International Sculpture Center
Facebook Twitter Instagram

Sculpture cover


November 2003 Vol.22 No. 9
A publication of the International Sculpture Center


  <Back to Contents page>

Martin Puryear, Vessel

Baltic The Centre for Contemporary Art
Gateshead, U.K.
Martin Puryear: New Work
Through November 30, 2003

Puryear’s organic and semi-abstract forms are realized in wood, which he often paints and combines with wire and steel. This simple, reductive vocabulary produces sculptures with a strong and direct physical presence, based in traditional craft techniques. An extensive knowledge of nature, wildlife, history, and geography, as well as an interest in Native American, African, Scandinavian, Japanese, and Arctic cultures informs Puryear’s work. His sculptures often present dual meanings in both their physical form and their meaning. This show features recent sculptures, including two new large-scale works created for Baltic. The Baltic is also featuring a new large-scale installation by Eva Grubinger and an ambitious new multi-screen film installation commissioned from Jane and Louise Wilson.
Tel: +44 191 478 1810
Web site

Akio Takamori, Sleeping Woman
in Blue Skirt

Bellevue Art Museum
Bellevue, Washington
Clay Body: New Work by Patti Warashina, Claudia Fitch, and Akio Takamori
Through January 4, 2004

This exhibition of newly commissioned work by three of the Northwest’s most recognized ceramic artists focuses on personal interpretations of the human form. The figures in Warashina’s “Real Politique” series include a range of symbols, styles, and references. Each one marks a particular event, including war, internment camps, and environmental destruction. Takamori draws inspiration from Tang Dynasty tomb figures and traditional Ukiyo-e prints. Each hand-painted figure resembles an individual the artist remembers from the small village in which he was raised. Fitch’s abstracted and colorfully glazed figures appropriate pop-culture influences from around the world, combining Egyptian, Asian, and Western motifs into hybrid knick-knacks.
Tel: 425.519.0745
Web site

Pat Keck, Four Sleepwalkers

DeCordova Museum and Sculpture Park
Lincoln, Massachusetts
Puppets, Ghosts, and Zombies: The Sculpture of Pat Keck
Through January 18, 2004

Since the late ’70s, Keck has made painted wood figurative sculptures, many of them mechanical and interactive. This retrospective features over 50 works and includes related prints and preparatory drawings. Keck’s idiosyncratic and stylized characters exist on the edge of humanity and consciousness: mechanical and utilitarian figures like scarecrows, dummies, toys, puppets, robots, and automatons; semi-sentient figures like somnambulists, ghosts, and monsters; and a host of androgynous “men” engaged in quasi-ritualistic, mysterious activities. Influenced by folk and vernacular arts, especially those associated with carnivals and the circus, as well as visual elements from vaudeville, Glam Rock, Punk, and New Wave, her work leavens fear with humor. It grapples with issues of control versus free will, the relationship of the conscious to the subconscious mind, and the mysteries of self-awareness, sleep, and ultimately, death.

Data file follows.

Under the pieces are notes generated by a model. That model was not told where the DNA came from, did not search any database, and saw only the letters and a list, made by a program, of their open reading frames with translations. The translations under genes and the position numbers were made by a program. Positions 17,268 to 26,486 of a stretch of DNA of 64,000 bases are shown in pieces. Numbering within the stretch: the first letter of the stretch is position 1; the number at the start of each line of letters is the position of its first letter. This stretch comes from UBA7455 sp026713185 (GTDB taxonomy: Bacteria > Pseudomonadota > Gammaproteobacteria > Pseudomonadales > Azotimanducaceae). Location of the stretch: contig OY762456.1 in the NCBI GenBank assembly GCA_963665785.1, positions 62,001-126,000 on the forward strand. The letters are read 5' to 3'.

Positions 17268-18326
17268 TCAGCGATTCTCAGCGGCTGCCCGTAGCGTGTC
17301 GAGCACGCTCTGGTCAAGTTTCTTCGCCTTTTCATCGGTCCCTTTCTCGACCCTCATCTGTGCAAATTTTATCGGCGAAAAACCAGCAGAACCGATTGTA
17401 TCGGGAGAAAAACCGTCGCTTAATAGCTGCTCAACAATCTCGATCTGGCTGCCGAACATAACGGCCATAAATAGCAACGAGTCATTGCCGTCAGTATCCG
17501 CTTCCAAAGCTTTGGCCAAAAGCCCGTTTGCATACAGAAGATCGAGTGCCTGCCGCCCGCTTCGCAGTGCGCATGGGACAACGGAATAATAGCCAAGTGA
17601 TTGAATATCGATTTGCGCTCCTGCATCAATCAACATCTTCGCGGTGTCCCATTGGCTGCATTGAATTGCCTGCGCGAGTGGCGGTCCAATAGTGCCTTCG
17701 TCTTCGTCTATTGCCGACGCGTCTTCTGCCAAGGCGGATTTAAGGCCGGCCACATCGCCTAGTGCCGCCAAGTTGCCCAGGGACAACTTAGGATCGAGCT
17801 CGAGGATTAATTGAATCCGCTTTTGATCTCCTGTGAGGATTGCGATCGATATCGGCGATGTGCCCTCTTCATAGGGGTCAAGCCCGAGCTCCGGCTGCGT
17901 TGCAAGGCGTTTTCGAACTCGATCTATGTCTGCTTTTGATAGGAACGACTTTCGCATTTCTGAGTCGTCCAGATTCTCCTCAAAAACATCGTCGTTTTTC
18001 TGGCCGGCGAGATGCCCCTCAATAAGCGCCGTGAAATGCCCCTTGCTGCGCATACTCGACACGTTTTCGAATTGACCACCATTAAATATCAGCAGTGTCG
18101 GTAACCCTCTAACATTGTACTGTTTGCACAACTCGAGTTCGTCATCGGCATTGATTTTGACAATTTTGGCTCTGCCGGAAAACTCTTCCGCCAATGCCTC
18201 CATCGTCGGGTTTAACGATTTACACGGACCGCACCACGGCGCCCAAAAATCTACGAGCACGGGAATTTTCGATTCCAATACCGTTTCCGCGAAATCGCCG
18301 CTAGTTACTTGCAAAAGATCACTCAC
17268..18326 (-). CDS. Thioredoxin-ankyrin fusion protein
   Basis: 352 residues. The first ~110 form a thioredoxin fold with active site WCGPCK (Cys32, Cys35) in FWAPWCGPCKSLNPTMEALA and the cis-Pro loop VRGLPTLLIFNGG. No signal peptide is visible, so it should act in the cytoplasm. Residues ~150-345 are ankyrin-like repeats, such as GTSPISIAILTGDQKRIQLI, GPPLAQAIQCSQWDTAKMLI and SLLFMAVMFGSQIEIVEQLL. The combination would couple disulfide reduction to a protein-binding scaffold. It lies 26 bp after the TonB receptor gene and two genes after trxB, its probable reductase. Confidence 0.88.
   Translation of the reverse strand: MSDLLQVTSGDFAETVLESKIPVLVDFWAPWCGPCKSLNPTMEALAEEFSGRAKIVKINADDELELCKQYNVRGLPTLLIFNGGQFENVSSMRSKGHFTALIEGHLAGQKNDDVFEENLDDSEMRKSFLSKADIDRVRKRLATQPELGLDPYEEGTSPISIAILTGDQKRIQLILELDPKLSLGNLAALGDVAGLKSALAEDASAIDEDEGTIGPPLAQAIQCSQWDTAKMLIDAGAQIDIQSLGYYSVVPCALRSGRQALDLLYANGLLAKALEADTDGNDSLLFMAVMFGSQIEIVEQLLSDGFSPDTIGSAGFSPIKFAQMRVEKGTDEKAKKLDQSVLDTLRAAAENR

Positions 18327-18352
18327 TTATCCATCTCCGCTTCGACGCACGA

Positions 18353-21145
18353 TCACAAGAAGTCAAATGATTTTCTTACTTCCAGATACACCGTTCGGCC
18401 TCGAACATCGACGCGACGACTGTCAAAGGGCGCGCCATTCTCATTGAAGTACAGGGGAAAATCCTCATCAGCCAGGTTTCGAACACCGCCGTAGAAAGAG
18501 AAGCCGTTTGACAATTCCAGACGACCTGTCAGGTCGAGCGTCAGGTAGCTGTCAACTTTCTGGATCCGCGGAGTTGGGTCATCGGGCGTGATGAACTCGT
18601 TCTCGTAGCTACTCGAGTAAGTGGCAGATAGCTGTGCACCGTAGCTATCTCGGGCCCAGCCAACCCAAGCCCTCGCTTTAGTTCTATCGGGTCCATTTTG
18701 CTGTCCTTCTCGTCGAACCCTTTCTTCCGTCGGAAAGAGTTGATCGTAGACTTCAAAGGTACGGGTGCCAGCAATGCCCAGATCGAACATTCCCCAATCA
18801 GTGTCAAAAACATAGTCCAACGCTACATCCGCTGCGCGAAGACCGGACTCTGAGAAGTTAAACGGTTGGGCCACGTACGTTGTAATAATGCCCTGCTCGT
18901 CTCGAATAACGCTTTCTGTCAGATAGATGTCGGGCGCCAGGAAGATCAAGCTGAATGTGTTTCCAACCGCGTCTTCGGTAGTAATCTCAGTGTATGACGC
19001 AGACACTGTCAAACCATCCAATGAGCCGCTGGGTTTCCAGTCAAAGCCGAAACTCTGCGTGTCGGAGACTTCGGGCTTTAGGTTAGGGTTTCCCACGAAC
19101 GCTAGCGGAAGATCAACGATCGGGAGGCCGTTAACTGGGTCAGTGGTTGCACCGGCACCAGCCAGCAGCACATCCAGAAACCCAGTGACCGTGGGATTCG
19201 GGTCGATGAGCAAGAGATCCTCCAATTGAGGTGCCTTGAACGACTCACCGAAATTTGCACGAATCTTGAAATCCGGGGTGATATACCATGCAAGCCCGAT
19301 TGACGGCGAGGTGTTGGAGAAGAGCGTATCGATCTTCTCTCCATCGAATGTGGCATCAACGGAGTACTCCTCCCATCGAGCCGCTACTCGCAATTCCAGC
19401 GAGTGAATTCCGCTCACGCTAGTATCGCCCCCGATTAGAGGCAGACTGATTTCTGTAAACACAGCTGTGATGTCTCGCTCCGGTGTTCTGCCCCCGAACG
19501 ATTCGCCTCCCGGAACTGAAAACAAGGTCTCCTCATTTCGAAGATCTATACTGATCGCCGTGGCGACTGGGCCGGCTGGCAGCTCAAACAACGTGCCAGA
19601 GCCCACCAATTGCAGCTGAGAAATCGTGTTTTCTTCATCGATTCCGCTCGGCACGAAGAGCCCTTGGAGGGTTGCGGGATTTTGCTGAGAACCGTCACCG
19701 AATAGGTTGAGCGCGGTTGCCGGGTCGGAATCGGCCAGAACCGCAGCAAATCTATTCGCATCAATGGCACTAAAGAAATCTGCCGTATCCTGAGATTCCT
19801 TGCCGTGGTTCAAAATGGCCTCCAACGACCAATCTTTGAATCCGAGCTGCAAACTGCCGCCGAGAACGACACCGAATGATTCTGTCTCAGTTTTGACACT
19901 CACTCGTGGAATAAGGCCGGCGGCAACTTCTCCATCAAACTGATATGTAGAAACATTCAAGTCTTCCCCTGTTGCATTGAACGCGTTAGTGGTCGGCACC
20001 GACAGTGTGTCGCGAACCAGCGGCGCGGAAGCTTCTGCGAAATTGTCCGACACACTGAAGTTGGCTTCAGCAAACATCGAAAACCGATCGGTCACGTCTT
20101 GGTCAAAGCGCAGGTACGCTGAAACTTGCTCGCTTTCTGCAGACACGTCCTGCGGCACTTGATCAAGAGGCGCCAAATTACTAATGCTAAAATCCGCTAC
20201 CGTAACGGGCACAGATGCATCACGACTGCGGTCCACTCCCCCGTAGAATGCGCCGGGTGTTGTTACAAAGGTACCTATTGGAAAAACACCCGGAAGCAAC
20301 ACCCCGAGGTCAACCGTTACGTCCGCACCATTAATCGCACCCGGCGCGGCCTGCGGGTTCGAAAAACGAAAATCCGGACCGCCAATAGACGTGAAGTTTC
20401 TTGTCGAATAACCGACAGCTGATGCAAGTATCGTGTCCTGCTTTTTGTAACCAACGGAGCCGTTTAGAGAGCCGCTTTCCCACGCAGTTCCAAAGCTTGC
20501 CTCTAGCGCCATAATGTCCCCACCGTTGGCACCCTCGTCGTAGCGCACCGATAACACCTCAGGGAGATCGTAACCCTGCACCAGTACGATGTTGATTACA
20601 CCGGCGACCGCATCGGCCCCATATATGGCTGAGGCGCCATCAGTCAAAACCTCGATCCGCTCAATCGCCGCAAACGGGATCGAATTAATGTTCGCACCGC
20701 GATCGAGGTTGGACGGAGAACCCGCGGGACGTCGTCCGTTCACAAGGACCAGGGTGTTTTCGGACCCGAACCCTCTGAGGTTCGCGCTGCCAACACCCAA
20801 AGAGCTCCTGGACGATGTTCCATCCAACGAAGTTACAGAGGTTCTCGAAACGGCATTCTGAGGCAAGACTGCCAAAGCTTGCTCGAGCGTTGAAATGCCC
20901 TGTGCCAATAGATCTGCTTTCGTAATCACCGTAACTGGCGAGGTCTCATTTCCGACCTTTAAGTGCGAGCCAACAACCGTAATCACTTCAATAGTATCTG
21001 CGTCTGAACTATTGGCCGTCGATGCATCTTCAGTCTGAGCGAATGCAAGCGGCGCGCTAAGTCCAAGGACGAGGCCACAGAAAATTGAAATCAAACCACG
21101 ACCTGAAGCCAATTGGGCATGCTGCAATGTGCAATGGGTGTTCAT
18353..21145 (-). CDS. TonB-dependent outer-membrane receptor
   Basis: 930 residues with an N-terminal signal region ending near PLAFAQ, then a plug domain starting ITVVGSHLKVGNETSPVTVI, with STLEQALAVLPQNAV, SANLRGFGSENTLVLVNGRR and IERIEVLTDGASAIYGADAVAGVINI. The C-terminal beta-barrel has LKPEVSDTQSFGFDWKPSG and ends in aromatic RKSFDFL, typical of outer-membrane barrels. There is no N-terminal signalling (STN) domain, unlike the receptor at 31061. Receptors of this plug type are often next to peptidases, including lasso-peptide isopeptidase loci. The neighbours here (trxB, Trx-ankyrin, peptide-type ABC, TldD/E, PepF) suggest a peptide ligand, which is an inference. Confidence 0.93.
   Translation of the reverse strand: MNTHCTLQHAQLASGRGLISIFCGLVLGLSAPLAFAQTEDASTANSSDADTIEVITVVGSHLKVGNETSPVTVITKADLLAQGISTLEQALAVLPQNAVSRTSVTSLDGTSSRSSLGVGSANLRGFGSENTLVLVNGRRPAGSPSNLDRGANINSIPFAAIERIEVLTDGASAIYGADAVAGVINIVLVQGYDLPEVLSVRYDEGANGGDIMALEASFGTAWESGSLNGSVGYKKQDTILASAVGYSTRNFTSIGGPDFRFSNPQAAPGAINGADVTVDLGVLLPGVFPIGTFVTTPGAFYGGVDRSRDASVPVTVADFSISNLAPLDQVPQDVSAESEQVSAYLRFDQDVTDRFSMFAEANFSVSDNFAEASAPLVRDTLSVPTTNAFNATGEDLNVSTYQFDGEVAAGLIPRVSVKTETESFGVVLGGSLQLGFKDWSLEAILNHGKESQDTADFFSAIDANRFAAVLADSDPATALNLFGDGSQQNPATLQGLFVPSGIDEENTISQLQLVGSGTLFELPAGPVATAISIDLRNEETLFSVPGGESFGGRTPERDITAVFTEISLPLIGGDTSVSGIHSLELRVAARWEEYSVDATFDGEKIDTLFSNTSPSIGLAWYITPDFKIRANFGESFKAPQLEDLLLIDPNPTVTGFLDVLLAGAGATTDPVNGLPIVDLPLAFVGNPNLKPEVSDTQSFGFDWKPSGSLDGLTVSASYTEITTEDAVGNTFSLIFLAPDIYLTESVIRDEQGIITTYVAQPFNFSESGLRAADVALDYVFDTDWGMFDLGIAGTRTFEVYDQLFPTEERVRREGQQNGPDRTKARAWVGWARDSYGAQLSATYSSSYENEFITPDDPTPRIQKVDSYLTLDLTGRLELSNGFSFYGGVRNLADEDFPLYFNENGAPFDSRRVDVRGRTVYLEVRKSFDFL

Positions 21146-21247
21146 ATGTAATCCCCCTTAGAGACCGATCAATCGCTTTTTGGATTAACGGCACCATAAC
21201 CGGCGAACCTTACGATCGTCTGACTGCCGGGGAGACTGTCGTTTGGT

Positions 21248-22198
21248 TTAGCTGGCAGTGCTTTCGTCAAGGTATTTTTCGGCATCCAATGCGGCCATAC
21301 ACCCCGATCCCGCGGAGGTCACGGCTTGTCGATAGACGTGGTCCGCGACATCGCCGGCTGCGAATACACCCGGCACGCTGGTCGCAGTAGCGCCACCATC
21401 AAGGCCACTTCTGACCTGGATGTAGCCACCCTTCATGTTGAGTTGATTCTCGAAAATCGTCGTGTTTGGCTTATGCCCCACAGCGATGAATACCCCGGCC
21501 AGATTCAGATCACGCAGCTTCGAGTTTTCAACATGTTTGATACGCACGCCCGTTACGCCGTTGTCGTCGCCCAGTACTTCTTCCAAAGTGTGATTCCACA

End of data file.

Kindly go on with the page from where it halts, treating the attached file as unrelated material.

Tel: 718.259.8355
Web site

Othoniel, Harnais

Fondation Cartier pour l’art contemporain
Othoniel: Crystal Palace
Through January 11, 2004

Othoniel began his career by making sculpture in sulfur, lead, wax, and phosphorus. In 1993, he discovered glass, exploiting its imperfections and irregularities. Transformation, transmutation of matter, rites of passage from one state to another—all of these reflect another interest fundamental to the artist’s work: traveling. In his installations, Othoniel sets up his glass creations—poles, necklaces, and beads—for the fleeting pleasure of a temporary traveling companion, who is both a stranger and an accomplice. His pieces mingle with their context like integral organisms, absorbing shadow and refracting light. Othoniel’s new indoor/outdoor project, created in collaboration with the artists at the International Glass Art Research Center in Marseilles, is conceived as a pendant to the Fondation Cartier’s glass building designed by Jean Nouvel.
Tel: +33 1 42 18 56 50
Web site

Giulio Paolini, Proteo (III)

Fondazione Prada
Giulio Paolini
November 5–December 28, 2003

Since the early 1960s, Paolini (perhaps the most intellectual of the Arte Povera artists) has investigated the artistic process from a conceptual point of view, looking at its methods and tools and exploring the work’s relationship with space and time. Since the ’70s, his works have taken on a scenographic, theatrical character, as he continues to study the conventions of looking at artworks and the relationship of the artist, the work, and the viewer. Art history (the double and copy) becomes the ground for a self-reflective meditation on art. This show focuses on his early output from 1960 to 1972 and includes two major new works.
Tel: +39 2 546 70 515
Web site

Dan Steinhilber, Untitled (Soda Bottles)

Hirshhorn Museum and Sculpture Garden, Smithsonian Institution
Washington, DC
Directions—Dan Steinhilber
Through January 4, 2004

As part of its ongoing “Directions” program showcasing contemporary artists and ideas, the Hirshhorn presents the first solo museum show for DC-based Steinhilber. Steinhilber, who reconfigures everyday objects into whimsical forms, uses clothes hangers, garbage bags, and plastic tubes filled with soda to create three distinct sculptural projects that respond to the architecture of the museum’s lobby.
Tel: 202.357.2700
Web site

Douglas R. Weathersby, Wet Floor

Institute of Contemporary Art
Douglas R. Weathersby: 2003 ICA Artist Prize
Through January 4, 2004

Weathersby mines the commercial enterprises of cleaning, home repair, art installation, and other services to create temporary installations. Light, together with the dust and detritus accumulated during these activities, becomes the subject of his site-specific works, which he documents with videos and photographs. Weathersby uses his commercial enterprise Environmental Services as a means to support and create his work. Clients hire him to perform a service and give him permission to create temporary works during the process. For this solo exhibition, he has created new work made while performing various cleaning and installation tasks at the ICA.